3PLs supervise and organize the complex network of transportation, from the suppliers to your store. By consolidating shipments and ensuring efficient route planning, they help secure better carrier rates and consequently reduce shipping costs.

As we discussed above, 3PLs leverage global distribution solutions that allow businesses to store their inventory in strategic locations around the world. By positioning these goods closer to the end customers, the transit time decreases resulting in reduced transportation costs. This is another way 3PLs can assist in lowering your landed cost.

Another important element lies in their expertise on customs and import duties. A competent 3PL like All Points has in-depth knowledge of international trade regulations, duty rates, and import taxes. By managing compliance and avoiding customs delays, they mitigate the risk of incurring additional charges, reducing the landed cost.

Overall, a strong relationship with your 3PL provider is essential for efficient operations. The better your relationship, the more you can fully leverage their resources and industry relationships. A smaller 3PL like All Points may be ideal because they get to know your business in a more intimate way than a larger 3PL. This allows them to better understand your needs and opportunities for cost savings. Interested in chatting? We can't wait to hear from you.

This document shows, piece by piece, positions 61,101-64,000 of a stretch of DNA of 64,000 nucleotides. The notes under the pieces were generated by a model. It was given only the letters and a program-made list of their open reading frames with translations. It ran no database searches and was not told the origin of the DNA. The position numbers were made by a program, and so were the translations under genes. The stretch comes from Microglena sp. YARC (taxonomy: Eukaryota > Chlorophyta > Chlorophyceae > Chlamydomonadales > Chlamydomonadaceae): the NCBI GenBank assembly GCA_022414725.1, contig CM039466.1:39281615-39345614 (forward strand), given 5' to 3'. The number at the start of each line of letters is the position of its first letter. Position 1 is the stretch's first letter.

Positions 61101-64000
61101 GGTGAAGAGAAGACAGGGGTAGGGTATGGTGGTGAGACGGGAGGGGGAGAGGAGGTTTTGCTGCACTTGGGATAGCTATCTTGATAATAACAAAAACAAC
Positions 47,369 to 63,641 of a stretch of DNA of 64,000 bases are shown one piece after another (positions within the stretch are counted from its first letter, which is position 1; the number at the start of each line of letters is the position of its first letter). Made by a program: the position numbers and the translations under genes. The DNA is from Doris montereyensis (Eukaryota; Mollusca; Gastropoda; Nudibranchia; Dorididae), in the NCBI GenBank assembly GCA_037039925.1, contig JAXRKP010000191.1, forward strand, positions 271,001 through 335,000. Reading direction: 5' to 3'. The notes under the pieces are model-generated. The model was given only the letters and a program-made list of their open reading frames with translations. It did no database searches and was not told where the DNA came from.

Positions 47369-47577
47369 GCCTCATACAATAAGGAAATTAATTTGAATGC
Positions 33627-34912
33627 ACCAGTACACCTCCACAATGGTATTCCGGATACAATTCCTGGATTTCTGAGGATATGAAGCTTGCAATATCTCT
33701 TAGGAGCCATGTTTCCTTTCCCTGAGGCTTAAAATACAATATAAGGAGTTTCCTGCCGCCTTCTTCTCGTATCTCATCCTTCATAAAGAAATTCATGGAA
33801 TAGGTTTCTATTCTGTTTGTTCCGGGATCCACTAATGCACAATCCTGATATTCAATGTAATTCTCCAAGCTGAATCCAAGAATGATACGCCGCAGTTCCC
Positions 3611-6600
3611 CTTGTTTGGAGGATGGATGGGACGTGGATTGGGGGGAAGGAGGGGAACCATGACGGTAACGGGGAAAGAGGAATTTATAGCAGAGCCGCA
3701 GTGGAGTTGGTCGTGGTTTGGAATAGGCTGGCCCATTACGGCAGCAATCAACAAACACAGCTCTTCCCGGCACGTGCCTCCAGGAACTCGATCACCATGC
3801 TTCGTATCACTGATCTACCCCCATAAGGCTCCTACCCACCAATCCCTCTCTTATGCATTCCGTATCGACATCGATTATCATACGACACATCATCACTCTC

Landed Cost FAQs

What is the difference between standard cost and landed cost?

Standard cost is the outright expense involved in creating a product (and is often called the manufacturing cost), which includes raw materials and labor. In contrast, the landed cost refers to the comprehensive total of all costs associated with getting a product from its origin to the buyer of the product, including but not limited to, manufacturing, shipping, insurance, import duties, and overhead costs. While the standard cost focuses solely on production, the landed cost provides a complete picture of the total expense incurred in the process of getting a product to its final destination.

Who pays for landed cost?

In a way, the business producing the product pays for landed cost of an item. But these expenses—from production to shipping costs—should be considered when the company first sets the selling price per unit for their customers. So while your business may choose to cover insurance costs as a sign of great customer support, your pricing should offset at least some of the landed cost per unit.

How is landed cost calculated?

There isn't really a landed cost formula because manually calculating landed cost is easy. To calculate landed cost, you simply add up all of the costs associated with your product from manufacturing to delivery at your customer's doorstep for a production run or entire shipment. To get to the landed cost per unit, you divide this sum by the number of units in the production run.


In conclusion, mastering landed costs is vital for ecommerce success. It involves understanding all expenses from production to delivery. By optimizing supply chains and leveraging 3PLs like All Points, businesses can maximize profits and thrive in the competitive ecommerce market.